BIO 360 – God and Evolution – Fall 2012
Modified by John Braverman from EvoBeaker
The flat periwinkle is a small snail that lives on seaweeds growing on rocky shores in New England. Among the snail’s enemies is the European green crab. As its name suggests, the European green crab is not native to North America. It traveled from Europe early in the 19th century. Before 1900, the green crab did not occur north of Cape Cod, Massachusetts. After the turn of the century, however, the crab expanded its range northward, and is now found as far north as Nova Scotia. The crab’s range expansion introduced periwinkle populations north of Cape Cod to a new predator.
Biologist Robin Seeley suspected that New England’s periwinkle populations have evolved due to predation by green crabs. In a museum, Seeley found an 1871 collection of periwinkles from Appledore Island, north of Cape Cod. She compared these old shells to new shells she had gathered herself at the same place. Seeley measured the thickness of each shell.
As the graphs and photos in the illustration (reprinted from Seeley, 1986) show, the snail population on Appledore Island in the early 1980s was, indeed, dramatically different from the snail population that was there in 1871. The snails had, on average, shells that were thicker than those of their ancestors. The 1980s population also showed a somewhat smaller range of variation in shell thickness. The flat periwinkles living on Appledore in the early 1980s were descendants of the snails that were living there in 1871. Therefore, we can describe the change in the population as descent with modification, or evolution.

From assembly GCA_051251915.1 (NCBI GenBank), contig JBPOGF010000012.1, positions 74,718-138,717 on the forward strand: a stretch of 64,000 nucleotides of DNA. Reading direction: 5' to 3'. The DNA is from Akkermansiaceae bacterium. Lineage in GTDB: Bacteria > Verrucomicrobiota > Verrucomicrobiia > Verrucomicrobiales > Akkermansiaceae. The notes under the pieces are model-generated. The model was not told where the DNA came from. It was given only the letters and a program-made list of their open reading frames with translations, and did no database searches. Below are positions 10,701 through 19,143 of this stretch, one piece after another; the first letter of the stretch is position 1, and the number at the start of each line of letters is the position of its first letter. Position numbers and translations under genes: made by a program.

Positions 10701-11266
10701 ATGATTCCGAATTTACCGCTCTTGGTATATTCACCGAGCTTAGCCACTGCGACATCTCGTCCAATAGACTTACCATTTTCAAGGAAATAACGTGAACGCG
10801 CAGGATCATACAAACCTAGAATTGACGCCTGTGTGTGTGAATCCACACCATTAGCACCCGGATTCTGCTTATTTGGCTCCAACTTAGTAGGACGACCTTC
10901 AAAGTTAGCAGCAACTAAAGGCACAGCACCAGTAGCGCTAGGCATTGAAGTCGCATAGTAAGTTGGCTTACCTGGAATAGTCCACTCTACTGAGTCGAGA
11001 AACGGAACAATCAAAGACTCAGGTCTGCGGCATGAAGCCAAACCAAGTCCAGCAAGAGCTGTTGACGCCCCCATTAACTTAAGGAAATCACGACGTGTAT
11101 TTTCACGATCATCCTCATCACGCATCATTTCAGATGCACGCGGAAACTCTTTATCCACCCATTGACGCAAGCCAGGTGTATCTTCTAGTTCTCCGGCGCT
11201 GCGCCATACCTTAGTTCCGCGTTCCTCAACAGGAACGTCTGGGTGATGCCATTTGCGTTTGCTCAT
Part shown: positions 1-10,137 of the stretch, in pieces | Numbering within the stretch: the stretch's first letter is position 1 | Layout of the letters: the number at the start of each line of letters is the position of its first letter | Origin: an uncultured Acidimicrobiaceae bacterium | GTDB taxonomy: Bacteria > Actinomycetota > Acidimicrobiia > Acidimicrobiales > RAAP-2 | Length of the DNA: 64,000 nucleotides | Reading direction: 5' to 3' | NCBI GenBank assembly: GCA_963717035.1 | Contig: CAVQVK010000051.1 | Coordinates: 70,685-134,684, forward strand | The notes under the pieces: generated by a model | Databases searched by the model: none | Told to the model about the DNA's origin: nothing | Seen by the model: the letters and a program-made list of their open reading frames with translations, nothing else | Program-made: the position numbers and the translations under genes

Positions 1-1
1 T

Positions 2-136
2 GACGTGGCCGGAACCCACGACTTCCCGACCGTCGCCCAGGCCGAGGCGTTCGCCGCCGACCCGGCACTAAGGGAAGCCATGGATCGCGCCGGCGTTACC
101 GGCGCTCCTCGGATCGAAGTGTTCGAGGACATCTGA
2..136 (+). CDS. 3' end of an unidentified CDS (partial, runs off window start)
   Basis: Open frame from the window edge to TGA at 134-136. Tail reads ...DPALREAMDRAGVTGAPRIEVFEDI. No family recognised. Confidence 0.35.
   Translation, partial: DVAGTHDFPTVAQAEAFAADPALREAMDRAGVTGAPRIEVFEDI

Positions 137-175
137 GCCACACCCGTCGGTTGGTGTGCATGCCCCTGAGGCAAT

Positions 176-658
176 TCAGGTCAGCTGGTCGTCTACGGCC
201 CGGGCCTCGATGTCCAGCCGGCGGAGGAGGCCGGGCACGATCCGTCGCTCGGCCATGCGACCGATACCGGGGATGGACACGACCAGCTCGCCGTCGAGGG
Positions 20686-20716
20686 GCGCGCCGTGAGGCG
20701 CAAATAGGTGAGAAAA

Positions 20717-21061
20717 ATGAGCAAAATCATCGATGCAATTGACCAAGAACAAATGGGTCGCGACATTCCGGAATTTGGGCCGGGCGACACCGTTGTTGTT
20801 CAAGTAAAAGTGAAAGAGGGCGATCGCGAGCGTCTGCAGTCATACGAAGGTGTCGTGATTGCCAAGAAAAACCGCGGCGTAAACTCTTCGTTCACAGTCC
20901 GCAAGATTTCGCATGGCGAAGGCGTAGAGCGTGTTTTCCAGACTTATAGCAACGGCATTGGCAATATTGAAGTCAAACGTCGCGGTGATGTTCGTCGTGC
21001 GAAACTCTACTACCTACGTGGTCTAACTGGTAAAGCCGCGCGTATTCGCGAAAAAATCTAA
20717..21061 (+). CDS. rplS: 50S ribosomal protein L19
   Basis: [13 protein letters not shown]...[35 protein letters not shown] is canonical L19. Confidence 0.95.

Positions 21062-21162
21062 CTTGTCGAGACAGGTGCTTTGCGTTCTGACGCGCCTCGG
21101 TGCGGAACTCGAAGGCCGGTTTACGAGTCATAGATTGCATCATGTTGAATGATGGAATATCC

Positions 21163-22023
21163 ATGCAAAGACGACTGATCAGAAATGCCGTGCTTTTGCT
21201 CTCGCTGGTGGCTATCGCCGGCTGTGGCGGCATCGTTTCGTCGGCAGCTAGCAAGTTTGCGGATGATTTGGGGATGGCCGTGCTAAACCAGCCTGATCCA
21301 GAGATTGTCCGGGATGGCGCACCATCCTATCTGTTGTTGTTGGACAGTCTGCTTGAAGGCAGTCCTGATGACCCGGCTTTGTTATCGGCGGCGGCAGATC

Figure. Results of Robin Seeley’s research. Note the figure on the right is called a histogram. See text for more information.
How did this descent with modification, this evolution, happen? The mechanism of evolution is the subject of this lab. You will do
References: Seeley, Robin Hadlock. 1986. Intense natural selection caused a rapid morphological transition in a living marine snail. Proceedings of the National Academy of Sciences, USA 83: 6897-6901. http://www.ncbi.nlm.nih.gov/pmc/articles/PMC386617/ Trussell, Geoffrey C. 1996. Phenotypic plasticity in an intertidal snail: The role of a common crab predator. Evolution 50: 448-45. 2012, SimBiotic Software for Teaching and Research, Inc.